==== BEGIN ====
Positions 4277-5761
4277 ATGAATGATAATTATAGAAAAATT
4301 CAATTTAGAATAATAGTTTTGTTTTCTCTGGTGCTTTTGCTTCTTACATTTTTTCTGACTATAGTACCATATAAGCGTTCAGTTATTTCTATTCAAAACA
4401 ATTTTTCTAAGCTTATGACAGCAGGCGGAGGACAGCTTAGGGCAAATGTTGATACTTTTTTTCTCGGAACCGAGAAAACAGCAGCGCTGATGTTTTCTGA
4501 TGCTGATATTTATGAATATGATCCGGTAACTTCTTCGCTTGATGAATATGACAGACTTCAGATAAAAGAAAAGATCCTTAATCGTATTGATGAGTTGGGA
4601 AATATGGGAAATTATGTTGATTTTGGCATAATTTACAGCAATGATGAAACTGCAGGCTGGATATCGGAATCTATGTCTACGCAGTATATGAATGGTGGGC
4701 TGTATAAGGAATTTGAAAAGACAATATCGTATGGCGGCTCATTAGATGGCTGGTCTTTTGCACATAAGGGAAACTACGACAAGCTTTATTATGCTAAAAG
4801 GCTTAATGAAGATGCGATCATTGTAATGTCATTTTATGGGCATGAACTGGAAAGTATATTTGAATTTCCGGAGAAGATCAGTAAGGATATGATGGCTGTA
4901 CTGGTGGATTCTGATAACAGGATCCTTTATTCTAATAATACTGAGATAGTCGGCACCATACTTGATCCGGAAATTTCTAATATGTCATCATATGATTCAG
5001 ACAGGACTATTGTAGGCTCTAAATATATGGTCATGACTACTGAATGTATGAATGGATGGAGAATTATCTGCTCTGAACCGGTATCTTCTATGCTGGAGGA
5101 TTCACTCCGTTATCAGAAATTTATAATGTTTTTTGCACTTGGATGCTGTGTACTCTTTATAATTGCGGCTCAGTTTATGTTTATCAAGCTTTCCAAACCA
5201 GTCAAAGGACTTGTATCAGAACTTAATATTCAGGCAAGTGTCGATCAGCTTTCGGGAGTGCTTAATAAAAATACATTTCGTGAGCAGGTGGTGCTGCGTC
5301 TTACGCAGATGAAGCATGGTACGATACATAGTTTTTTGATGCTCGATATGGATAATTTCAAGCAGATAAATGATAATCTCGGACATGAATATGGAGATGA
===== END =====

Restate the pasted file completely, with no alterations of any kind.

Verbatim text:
Positions 4277-5761
4277 ATGAATGATAATTATAGAAAAATT
4301 CAATTTAGAATAATAGTTTTGTTTTCTCTGGTGCTTTTGCTTCTTACATTTTTTCTGACTATAGTACCATATAAGCGTTCAGTTATTTCTATTCAAAACA
4401 ATTTTTCTAAGCTTATGACAGCAGGCGGAGGACAGCTTAGGGCAAATGTTGATACTTTTTTTCTCGGAACCGAGAAAACAGCAGCGCTGATGTTTTCTGA
4501 TGCTGATATTTATGAATATGATCCGGTAACTTCTTCGCTTGATGAATATGACAGACTTCAGATAAAAGAAAAGATCCTTAATCGTATTGATGAGTTGGGA
4601 AATATGGGAAATTATGTTGATTTTGGCATAATTTACAGCAATGATGAAACTGCAGGCTGGATATCGGAATCTATGTCTACGCAGTATATGAATGGTGGGC
4701 TGTATAAGGAATTTGAAAAGACAATATCGTATGGCGGCTCATTAGATGGCTGGTCTTTTGCACATAAGGGAAACTACGACAAGCTTTATTATGCTAAAAG
4801 GCTTAATGAAGATGCGATCATTGTAATGTCATTTTATGGGCATGAACTGGAAAGTATATTTGAATTTCCGGAGAAGATCAGTAAGGATATGATGGCTGTA
4901 CTGGTGGATTCTGATAACAGGATCCTTTATTCTAATAATACTGAGATAGTCGGCACCATACTTGATCCGGAAATTTCTAATATGTCATCATATGATTCAG
5001 ACAGGACTATTGTAGGCTCTAAATATATGGTCATGACTACTGAATGTATGAATGGATGGAGAATTATCTGCTCTGAACCGGTATCTTCTATGCTGGAGGA
5101 TTCACTCCGTTATCAGAAATTTATAATGTTTTTTGCACTTGGATGCTGTGTACTCTTTATAATTGCGGCTCAGTTTATGTTTATCAAGCTTTCCAAACCA
5201 GTCAAAGGACTTGTATCAGAACTTAATATTCAGGCAAGTGTCGATCAGCTTTCGGGAGTGCTTAATAAAAATACATTTCGTGAGCAGGTGGTGCTGCGTC
5301 TTACGCAGATGAAGCATGGTACGATACATAGTTTTTTGATGCTCGATATGGATAATTTCAAGCAGATAAATGATAATCTCGGACATGAATATGGAGATGA